Monday, September 16, 2013

Week two discussion of The Flight of Gemma Hardy- Part Three









The Flight of Gemma Hardy
Week Two
Part Three


Wow a lot has changed for Gemma in this section of the novel as she continues her journey from child to young woman from single to engaged and not just to anyone but to a very important man in her community and her boss to boot.

So let’s talk about Part three


First have you changed your mind about your first thoughts?



Tell us about Gemma’s teaching method with Nell.
Why do you think it worked?



Characters in part three; who are stand outs to you and why?



Your first thoughts about Mr. Sinclair?



Did you see where Gemma and Hugh’s relationship was going?



I’ll come back later in the week for more topics.
And as always discuss what ever you want to, don’t limit yourself to my paltry questions.



13 comments:

  1. Reading Debbie's terrific questions as I get ready to teach my fiction workshop this evening, I was struck by what a large part teachers and teaching play in Gemma's life. But of course that's true for most children. We head off to school when we're five and finally leave when we're seventeen or eighteen.

    And of course that was true for Jane Eyre and her author. There was no career open to Jane other than teaching. And Charlotte, Emily and Anne Bronte all tried teaching or being governesses. Emily famously told her pupils, "I prefer the school dog to all of you."

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    1. Thanks Margot for the comment good luck with the workshop.
      It is very true that teachers make a huge impression in our lives and both the good and the bad will leave lasting effects on how we deal with life.

      Me I'd prefer the school dog too, I do have two teachers in my family though.

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  2. Once again, I need to apologize - I am SO far behind. I had the best of intentions, but you know how that goes. But from the start, I was taken by this story. How Cinderella-like poor Gemma's situation is. I'm reading on, even though I don't believe I'll be caught up soon. Thank you, Margot, for being a part of this discussion. It's always such a pleasure to have the author participate!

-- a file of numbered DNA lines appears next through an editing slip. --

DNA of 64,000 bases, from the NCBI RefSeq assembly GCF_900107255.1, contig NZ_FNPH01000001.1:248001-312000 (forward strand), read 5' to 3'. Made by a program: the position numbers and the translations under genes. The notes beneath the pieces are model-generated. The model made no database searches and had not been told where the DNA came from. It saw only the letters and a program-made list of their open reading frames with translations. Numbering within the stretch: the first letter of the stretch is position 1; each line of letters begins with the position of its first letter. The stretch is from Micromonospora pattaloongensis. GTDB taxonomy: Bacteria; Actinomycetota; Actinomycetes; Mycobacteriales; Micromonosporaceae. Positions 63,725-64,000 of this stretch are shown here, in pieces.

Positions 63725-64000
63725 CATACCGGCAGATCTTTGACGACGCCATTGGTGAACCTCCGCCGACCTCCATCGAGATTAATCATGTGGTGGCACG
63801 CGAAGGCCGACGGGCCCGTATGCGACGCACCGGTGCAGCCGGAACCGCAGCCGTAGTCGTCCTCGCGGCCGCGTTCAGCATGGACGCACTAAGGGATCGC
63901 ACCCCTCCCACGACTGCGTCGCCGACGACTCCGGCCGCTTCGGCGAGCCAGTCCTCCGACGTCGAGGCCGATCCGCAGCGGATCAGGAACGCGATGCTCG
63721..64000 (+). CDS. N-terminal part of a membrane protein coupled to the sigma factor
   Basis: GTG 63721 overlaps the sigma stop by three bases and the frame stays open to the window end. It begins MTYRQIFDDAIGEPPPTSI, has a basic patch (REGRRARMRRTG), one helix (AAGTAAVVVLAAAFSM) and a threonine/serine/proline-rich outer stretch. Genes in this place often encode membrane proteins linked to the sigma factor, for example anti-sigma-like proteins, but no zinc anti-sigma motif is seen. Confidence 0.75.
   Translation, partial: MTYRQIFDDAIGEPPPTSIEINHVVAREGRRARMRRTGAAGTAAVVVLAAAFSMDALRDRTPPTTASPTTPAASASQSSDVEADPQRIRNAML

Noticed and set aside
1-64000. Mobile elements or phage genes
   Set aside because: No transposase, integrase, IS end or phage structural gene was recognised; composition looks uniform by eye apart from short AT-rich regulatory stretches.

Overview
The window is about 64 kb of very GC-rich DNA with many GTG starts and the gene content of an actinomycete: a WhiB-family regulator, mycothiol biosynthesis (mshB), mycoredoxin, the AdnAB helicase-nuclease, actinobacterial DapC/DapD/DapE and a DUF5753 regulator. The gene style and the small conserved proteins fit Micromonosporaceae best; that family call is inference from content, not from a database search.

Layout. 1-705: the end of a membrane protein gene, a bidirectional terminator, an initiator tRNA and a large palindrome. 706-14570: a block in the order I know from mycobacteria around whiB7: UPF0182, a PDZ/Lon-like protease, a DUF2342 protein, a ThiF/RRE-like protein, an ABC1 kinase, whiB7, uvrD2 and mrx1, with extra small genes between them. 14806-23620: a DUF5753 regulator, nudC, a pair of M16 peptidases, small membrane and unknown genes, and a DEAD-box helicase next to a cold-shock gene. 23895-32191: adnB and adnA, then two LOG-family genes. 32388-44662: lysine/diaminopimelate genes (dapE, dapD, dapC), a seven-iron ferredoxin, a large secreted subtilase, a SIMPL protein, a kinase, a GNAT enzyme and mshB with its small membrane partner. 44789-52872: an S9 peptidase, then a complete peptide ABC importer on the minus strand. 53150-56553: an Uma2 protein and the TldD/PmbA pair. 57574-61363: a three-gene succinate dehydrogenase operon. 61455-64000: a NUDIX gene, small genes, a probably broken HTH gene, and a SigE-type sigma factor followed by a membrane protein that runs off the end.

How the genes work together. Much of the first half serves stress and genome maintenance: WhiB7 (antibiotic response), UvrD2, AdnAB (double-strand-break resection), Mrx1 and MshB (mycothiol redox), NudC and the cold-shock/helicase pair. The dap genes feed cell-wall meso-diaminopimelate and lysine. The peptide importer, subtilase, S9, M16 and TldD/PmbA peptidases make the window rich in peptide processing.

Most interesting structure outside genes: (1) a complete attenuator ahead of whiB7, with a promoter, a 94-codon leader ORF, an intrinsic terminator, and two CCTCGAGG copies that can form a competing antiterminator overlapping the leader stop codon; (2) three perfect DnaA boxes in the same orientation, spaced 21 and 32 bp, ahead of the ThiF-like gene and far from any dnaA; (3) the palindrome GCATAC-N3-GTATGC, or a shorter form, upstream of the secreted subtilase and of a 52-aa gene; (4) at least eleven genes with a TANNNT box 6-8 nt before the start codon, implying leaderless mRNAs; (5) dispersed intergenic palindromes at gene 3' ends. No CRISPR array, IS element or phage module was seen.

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    1. No need we're not going anywhere and I know all too well how life interferes with our pleasures
      Thanks Elaine :)

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  3. One of the pleasures for me of writing part III was taking my heroine and, I hoped, my reader to the Orkney Islands, a beautiful and very particular part of Scotland. I loved being able to draw on that landscape with its megalithic remains, amazing seabirds, and role in World War II history. Like many islands it's a hard place to get to, and a hard place to leave.

    And of course it's a place of secrets, secrets that may be hiding in plain view.

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    1. Margot, I loved how vividly you described the history and the landscape of the Orkneys. You made me feel like I was there.

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  4. I met with a class of students in Farmington, Maine last night and they asked such good questions about writing and Gemma. One question was how do I write about a character over time, in other words how do I persuade the reader that Gemma is growing up. Of course one of the main ways I do that is by sending her out into the world and face challenging situations. And I also try to show her moving from being a child with a very absolute sense of right and wrong to an adult with a much more nuanced moral sense.

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    1. You know Margot that is a terrific discussion subject and how true when you think of it. As parents we must at first teach our children very black and white rules and what a great way to describe a burgeoning sense of right and wrong from childhood to adult .